Pentecost in Old Testament and New Testament
Pentecost is the old Greek and Latin name for the Jewish harvest festival, or Festival of Weeks (Hebrew חג השבועות Hag haShavuot orShevuot, literally "Festival of Weeks"), which can be found in the Hebrew Bible, Shavuot is called the Festival of Weeks (Hebrew: חג השבועות, chag ha-Shavuot, Exodus 34:22, Deuteronomy 16:10 ); Festival of Reaping (Hebrew: חג הקציר, chag ha-Katsir, Exodus 23:16 ), and Day of the First Fruits (Hebrew יום הביכורים, Yom ha-Bikkurim, Numbers 28:26 ).
Extra-Biblical and Post-Biblical Jewish Texts
The Talmud refers to Shavuot as Atzeret (Hebrew: עצרת, literally, "refraining" or "holding back"), referring to the prohibition against work on this holiday and to the conclusion of the holiday and season of Passover. Since Shavuot occurs 50 days after Passover, Hellenistic Jews gave it the name Pentecost.(πεντηκοστή, "fiftieth day").
According to Jewish tradition, Pentecost commemorates God giving the Ten Commandments at Mount Sinai fifty days after the Exodus. The Talmud derives this from a calculation based on Biblical Texts.
The Jewish Encyclopedia points to similarities between the Christian and Jewish Pentecost, as an outpouring of the Spirit or the giving of the Law in seventy languages. Similarly, many consider the events of each historical Pentecost to be the birthday of each religion respectively.
The same building on Mount Zion is traditionally revered by Jews as David's Tomb and by Christians as the Cenacle (The Upper Room), and that there is a Jewish tradition that David was born and died on Pentecost.
The biblical narrative of Pentecost, where the 11 Disciples of Christ (Acts 1:13, 26), along with about 109 other individuals (Acts 1:15), including many women, among whom was Mary the mother of Jesus (Acts 1:14), received the Baptism in the Holy Spirit in the Upper Room, is given in the second chapter of the Book of Acts. As recounted in Acts 2:1-6:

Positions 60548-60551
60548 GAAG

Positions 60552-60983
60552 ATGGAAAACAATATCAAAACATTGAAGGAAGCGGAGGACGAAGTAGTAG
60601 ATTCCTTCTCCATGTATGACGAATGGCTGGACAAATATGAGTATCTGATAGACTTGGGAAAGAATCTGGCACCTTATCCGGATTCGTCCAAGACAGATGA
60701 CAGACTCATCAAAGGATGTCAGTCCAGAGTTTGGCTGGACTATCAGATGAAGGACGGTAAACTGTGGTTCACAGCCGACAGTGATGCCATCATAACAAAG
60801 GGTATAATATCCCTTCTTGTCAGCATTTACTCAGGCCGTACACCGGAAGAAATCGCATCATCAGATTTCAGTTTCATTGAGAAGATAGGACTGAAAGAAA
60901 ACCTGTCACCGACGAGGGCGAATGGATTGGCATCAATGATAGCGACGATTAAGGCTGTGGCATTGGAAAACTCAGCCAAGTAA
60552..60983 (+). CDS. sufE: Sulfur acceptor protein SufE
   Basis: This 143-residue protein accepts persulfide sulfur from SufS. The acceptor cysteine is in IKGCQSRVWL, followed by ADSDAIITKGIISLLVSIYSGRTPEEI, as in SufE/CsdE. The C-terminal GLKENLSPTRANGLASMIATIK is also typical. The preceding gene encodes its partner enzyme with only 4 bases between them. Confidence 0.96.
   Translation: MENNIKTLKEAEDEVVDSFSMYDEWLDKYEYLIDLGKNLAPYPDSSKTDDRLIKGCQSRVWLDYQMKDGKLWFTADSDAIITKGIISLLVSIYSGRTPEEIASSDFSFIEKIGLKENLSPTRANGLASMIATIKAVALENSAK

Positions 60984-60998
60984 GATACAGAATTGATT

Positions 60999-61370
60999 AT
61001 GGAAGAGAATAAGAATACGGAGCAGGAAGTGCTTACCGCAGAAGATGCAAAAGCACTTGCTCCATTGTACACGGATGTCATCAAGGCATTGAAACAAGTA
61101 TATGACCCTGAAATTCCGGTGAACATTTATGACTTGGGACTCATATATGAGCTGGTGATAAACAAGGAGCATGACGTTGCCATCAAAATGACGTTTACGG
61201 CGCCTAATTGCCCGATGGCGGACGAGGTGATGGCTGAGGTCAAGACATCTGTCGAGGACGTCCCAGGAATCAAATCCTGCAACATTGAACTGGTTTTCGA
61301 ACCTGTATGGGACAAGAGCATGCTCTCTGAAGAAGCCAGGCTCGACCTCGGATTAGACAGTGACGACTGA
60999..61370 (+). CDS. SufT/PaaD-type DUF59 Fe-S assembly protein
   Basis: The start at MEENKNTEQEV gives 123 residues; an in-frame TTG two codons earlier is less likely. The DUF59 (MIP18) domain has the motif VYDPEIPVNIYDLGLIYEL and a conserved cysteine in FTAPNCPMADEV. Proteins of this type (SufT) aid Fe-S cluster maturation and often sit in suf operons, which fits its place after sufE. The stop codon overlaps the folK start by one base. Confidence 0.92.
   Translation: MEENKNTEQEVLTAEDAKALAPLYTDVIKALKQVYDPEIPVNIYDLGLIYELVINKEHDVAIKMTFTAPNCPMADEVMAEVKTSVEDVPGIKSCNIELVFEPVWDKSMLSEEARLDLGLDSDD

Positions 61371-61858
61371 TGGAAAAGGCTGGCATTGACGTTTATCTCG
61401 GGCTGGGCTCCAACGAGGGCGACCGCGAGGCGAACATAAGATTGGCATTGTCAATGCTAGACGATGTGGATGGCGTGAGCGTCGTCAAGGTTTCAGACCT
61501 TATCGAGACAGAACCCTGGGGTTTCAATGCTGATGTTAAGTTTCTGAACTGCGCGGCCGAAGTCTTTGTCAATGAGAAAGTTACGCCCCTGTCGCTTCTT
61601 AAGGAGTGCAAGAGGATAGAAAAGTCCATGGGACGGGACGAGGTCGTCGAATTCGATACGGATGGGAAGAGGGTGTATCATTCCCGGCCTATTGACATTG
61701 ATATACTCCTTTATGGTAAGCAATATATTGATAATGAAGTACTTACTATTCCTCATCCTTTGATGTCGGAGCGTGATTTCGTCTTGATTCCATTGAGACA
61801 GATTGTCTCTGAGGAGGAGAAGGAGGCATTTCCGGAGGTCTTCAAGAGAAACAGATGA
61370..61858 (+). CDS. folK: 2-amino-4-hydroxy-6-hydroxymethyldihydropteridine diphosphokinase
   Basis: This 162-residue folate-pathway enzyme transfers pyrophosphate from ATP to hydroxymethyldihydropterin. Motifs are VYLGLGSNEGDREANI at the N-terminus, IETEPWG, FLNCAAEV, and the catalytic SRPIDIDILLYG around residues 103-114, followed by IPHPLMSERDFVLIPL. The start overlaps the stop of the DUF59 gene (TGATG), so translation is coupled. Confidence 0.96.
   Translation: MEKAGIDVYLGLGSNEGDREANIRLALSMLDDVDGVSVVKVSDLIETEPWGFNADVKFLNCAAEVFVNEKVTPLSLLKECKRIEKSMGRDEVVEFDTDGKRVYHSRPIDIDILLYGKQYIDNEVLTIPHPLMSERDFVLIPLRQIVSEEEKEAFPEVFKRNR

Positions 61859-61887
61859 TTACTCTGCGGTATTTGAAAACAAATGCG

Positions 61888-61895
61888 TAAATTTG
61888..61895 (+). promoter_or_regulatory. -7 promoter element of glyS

|"||And when the day of Pentecost was fully come, they were all with one accord in one place. And suddenly there came a sound from heaven as of a rushing mighty wind, and it filled all the house where they were sitting. And there appeared unto them cloven tongues like as of fire, and it sat upon each of them. And they were all filled with the Holy Spirit, and began to speak with other languages, as the Spirit gave them utterance. And there were dwelling at Jerusalem Jews, devout men, out of every nation under heaven. Now when this was noised abroad, the multitude came together, and were confounded, because that every man heard them speak in his own language.||"|
While those on whom the Spirit had descended were speaking in many languages, the Apostle Peter stood up with the eleven and proclaimed to the crowd that this event was the fulfillment of the prophecy ("I will pour out my spirit") In Acts 2:17, it reads: "'And in the last days,' God says, 'I will pour out my spirit upon every sort of flesh, and your sons and your daughters will prophesy and your young men will see visions and your old men will dream dreams." Acts 2:41 then reports: "Then they that gladly received his word were baptized: and the same day there were added unto them about three thousand souls."
Peter stated that this event was the beginning of a continual outpouring that would be available to all believers from that point on, Jews and Gentiles alike.
- ^ Catholic Encyclopedia, Pentecost (Whitsunday)
- ^ 2:1-31
- ^ The Seven Festivals of the Messiah 12 Edward Chumney - 1994 p230 This is called the counting of the omer. On the fiftieth day following the Feast of First Fruits (Bikkurim) is the Feast of Weeks (Shavuot) or Pentecost ( Leviticus [Vayikra] 23:15-21).
- ^ Acts 2:1-4
- ^ Acts 2:1-6 in all major bibles
- ^ Joel 2:28-29
- ^ Acts 2:41
- ^ Acts 2:39
(Photo: A depiction of the Descent of the Holy Spirit in the Rosary Garden of San Carlos Seminary, Guadalupe Viejo, Makati City,Philippines.)